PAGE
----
2. salt vt 1a: to sprinkle, rub, impregnate, or season with salt 1b: to preserve (food) with salt or in brine 2: to give flavor or piquancy to 3: to enrich (as a mine) artificially by secretly placing valuable mineral in some of the working places 4: to supply (as an animal) with salt 5: to sprinkle as if with salt {~ing clouds with silver iodide}

3. salt aj 1a: SALINE, SALTY 1b: being or inducing one of the four basic taste sensations 2: cured or seasoned with salt : SALTED 3: overflowed with salt water 4: SHARP, PUNGENT - salt.ness n

4. salt aj [by shortening & alter. fr. assaut, fr. ME a sawt, fr. MF a saut], lit., on the jump : LUSTFUL, LASCIVIOUS


Quaite, Quate, Quade, McQuade, MacQuaid, McQuoide: Scottish/Irish Patronymic Name...The Gaelic given name Wat (pronounced wait, and the same as Walter). The name Walter was brought by the Normans and derived from Wald , meaning rule, and theri , meaning army. Mac Uaid was the son of Wat (Walter). The Anglicized version took many forms, some of which dropped the Mac, and many of which arranged the vowels in combination.

Sanguino/Sanguinetti Spanish/Italian Nickname...Both Sanguino and Sanguinetti have as their root -- sanguinis -- the Latin word for blood. The word was also appropriated by Medieval English and Medieval French as a root for words with blood as a reference. The Italians often placed diminutive suffixes on names, which would create "little blood" Sanguinetti. Descriptive names are somewhat rare among the Spanish-speaking languages, and those taken from colors are even more rare; Blanco (white), Castano, Moreno (brown), and Pardo (gray) are the only ones among the top one-thousand Latin American names.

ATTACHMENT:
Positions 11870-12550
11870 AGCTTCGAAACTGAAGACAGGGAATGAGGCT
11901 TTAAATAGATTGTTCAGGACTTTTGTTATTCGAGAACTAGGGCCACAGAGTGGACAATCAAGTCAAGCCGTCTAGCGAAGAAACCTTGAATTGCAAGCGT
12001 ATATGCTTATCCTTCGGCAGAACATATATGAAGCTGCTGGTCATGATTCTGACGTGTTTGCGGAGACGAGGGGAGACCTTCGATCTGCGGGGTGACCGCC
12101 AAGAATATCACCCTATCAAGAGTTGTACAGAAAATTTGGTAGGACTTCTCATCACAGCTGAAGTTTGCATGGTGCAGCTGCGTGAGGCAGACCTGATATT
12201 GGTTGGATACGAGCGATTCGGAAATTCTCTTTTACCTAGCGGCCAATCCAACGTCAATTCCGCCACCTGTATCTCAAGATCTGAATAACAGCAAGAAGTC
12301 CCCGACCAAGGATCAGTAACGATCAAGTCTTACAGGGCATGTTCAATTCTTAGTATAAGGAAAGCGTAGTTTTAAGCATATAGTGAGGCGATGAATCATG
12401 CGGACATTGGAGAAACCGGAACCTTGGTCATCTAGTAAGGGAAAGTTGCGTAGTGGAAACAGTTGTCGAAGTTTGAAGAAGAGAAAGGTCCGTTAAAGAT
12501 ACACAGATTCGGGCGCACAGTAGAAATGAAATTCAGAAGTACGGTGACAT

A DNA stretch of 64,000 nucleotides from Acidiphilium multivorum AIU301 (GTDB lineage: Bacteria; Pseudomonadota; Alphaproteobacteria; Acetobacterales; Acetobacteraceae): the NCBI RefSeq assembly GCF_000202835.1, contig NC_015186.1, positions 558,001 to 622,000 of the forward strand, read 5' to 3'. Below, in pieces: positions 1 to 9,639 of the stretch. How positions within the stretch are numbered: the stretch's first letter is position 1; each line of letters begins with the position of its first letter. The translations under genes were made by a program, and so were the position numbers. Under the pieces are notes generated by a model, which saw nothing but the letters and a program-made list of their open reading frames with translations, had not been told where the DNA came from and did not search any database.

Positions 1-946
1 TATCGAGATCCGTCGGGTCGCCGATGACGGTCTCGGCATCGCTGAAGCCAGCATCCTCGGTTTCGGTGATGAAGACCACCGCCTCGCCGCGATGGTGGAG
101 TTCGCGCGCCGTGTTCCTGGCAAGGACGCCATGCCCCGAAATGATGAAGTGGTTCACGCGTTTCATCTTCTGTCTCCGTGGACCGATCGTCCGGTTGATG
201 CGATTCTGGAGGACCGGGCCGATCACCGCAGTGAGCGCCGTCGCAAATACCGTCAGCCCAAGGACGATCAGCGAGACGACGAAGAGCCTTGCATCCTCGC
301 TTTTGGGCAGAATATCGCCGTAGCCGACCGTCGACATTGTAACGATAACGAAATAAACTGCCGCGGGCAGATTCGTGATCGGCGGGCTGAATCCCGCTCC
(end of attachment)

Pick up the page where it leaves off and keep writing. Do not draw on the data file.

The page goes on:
Saumweg - general expression for route. [animal transport] meaning "salt way". [ do'saumer' 'Salway', eg 'Solway' , 'Silk' road - KINGS WAY derech hamelech via salaria


Levinstein, Silverstein, Salzman, Levin, Zilberstein, Levana , Salomon, Seligman, Weisman, Halman,

MONEY: Ethiopian money (Abyssian) Amole held in banks as discovered by the Italians when they invaded( c.1935/6?). SALARY


collected comment: But W. Halen is from earlier Brit. *Salos which is cognate with L. sal  "salt", Cornish sal, zal; and OIr. salann. In Welsh, the intial s>h occured in the mid to late sixth century(and something similar happened in Greek in antiquity). Thus, W. Halen is not very far removed from G. salz. I'm unconvinced by the proposed etymology for Hallstatt, which looks like a typical Germanic formation. What are the early forms?The temptation to equate the word "salty" with the words "healthy" and "holy" should be resisted (they have quite different origins).Henry Gough-Cooper.visit the Scottish Place-Name Society website

"There seems to be a link between soldier, soldaat and soldij," - "Could it be that sol- has its origin in Greek?" Close. It was Latin, from solidus, solid. This, it seems, was used by Romans as a shortened form of nummus solidus, or solid coin, which found its way into Old French as soulde, pay, and the coin known as a sou. Since the essence of being a mercenary soldier was that one was paid for one's trouble (as opposed to being conscripted), anyone who thus served was known as a soudier, which begat the modern French soldat and the English soldier. The word solder also comes from solidus: it originally meant to make solid. Works by authors like Jean de Montreuil, Jean Juvenal des Ursins, etc are famous for the transmission adevelopment of the concept of the Salic Law, one of the most misunderstood and enduring of all medieval myths . 

At its height, Harappan civilization stretched from the borderlands of Baluchistan in the west to what is now New Delhi in the east. It was India's first major civilization and the world's third, after Mesopotamia and pharaonic Egypt.Given the distances involved, it is remarkable how closely Dholavira replicates the centralized design of the remote imperial centers, Harappa and Mohenjo-daro TIME